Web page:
Giles Milton has written a true-life thriller about one of the darkest periods in history. Churchill’s Ministry of Ungentlemanly Warfare is a fascinating account of the exploits of a band of colorful characters. Men and women with particular experience and skills were recruited by the British military to fight a dirty, clandestine war against Nazi Germany. World War II buffs will soak up every page, but even readers who aren’t as familiar with this period will likely appreciate the page-turning details of brave agents executing impossible missions behind enemy lines.
The Special Operations Executive was set up on the orders of Prime Minister Winston Churchill to help partisan cells in Europe resist Nazi occupation in places like Poland, France, and Norway. Milton describes how the organization was staffed with colorful characters with disparate backgrounds and skills to match. He also points out that many British officials and military officers in the group had to be willing to bend the rules. Their attitudes seem strange, given that many of them would have had keen memories of the horrors of the World War 1. Milton argues effectively that the unorthodox nature of the SOE was both necessary and effective in fighting the Nazis. A secretary in the SEO named Joan addresses the British sense of fair play and her experiences outside Britain: “the experience of living abroad had taught her an important fact: the British alone played by the rules” (page 29). She had lived in Latin America for a time and experienced the endemic public corruption and the cynicism it bred.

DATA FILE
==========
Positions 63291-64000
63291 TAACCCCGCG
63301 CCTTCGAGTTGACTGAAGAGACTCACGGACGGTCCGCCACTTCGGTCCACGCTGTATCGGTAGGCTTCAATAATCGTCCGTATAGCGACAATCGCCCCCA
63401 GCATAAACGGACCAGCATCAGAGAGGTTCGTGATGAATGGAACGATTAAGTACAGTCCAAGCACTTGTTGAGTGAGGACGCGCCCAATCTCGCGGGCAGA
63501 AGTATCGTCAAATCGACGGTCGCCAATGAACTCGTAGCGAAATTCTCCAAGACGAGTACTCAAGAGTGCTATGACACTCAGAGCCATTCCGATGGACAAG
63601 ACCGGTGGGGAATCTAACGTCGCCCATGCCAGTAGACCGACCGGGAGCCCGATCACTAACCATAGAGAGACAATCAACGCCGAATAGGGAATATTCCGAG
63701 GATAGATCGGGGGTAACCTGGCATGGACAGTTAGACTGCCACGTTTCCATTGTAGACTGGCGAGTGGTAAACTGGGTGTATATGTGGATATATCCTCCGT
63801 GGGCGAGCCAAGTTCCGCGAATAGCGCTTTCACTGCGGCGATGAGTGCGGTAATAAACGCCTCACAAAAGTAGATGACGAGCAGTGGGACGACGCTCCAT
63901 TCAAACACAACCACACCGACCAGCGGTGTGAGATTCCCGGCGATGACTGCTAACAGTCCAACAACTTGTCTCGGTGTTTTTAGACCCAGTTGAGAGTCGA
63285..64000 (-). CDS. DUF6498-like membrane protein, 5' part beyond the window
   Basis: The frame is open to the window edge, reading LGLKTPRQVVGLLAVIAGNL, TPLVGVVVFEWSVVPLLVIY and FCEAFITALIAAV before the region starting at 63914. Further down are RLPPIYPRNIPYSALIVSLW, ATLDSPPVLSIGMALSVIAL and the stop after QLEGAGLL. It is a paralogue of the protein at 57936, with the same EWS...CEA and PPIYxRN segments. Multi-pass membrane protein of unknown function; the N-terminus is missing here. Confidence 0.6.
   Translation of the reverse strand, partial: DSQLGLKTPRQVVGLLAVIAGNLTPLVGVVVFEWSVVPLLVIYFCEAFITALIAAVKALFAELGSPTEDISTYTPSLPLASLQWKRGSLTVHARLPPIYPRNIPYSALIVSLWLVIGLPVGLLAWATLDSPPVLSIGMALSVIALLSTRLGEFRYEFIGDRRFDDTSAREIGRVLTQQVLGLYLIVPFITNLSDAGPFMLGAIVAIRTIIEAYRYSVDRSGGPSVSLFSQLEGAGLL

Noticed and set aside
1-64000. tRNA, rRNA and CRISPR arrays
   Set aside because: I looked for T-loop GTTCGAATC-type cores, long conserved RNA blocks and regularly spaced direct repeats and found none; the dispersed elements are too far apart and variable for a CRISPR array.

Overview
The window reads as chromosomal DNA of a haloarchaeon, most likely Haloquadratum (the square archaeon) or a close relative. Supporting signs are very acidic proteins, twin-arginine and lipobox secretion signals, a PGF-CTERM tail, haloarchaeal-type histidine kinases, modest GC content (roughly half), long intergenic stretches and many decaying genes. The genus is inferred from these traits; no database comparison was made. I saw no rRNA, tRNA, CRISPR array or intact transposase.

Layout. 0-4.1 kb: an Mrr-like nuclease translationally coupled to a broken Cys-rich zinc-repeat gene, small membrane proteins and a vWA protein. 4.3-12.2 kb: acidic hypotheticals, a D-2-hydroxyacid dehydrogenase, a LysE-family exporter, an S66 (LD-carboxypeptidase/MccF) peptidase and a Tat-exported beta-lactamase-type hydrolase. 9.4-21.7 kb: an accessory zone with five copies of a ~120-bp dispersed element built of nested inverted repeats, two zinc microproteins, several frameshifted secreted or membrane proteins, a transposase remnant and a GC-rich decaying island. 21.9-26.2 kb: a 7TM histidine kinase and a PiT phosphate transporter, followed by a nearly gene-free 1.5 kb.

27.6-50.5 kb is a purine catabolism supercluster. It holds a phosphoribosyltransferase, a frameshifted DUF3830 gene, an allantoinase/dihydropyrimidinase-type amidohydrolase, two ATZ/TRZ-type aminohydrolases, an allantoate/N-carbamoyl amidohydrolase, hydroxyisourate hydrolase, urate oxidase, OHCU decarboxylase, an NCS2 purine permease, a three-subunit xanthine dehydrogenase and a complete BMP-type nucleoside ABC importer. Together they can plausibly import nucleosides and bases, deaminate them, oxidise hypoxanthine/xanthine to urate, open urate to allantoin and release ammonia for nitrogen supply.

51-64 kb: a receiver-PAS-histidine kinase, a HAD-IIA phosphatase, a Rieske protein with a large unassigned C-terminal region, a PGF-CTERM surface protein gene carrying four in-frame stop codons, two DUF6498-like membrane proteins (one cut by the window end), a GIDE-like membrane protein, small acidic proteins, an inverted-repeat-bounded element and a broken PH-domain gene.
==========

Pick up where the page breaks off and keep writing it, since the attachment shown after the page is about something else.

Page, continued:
An agent named Pendergast was adamant that ruthlessness was a key to successful operations. This approach was tested when they assassinated an important Nazi official in Czechoslovakia, and the Gestapo retaliated by murdering thousands of innocent people. The SOE leadership argued that that Nazi official would have been responsible for even more deaths if he’d been allowed to live. It is difficult to imagine military leaders today, with the climate of leaks and an unsympathetic press, making such a frank and cold-blooded assessment.
Even though some in the British government continued to object to the SOE throughout the war, the book explains that it was generally spared much of the usual bureaucratic interference that hampered other parts of the government. This was because the group had the active support of Churchill who, among other things, helped them fast-track the development of weapons such as explosives, custom designed for particular sabotage missions. The author makes it clear that even when a mission was a success, there were often costs such as civilian casualties and the capture or death of agents. He was able to strike a balance between the romantic heroism of the agents and the bloody horrors of war.
Churchill’s Ministry of Ungentlemanly Warfare is an impressive achievement that students of military history will thoroughly enjoy, but the exciting narrative should keep general readers interested as well. Some readers might be disappointed that Churchill is left mostly in the background, appearing occasionally to provide a pithy line or throw his support behind a controversial weapon. Nevertheless, it is a fascinating tale filled with heroic characters, and Milton’s writing reflects the liveliness of his subjects. He describes a dramatic scene where a group of agents tries to make contact with partisans in the middle of a winter storm:
“Nature certainly proved dominant in the bluish-grey hour before dawn. Snow pellets scoured horizontal in the winter gale as the mercury plummeted. The men urgently needed to make contact with the Grouse party who had been living out on the Hardanger for four months” (page 231).
This vivid description could have come from one of Alistair MacLean’s novels, but Milton’s work reminds us that truth is often even more captivating than fiction.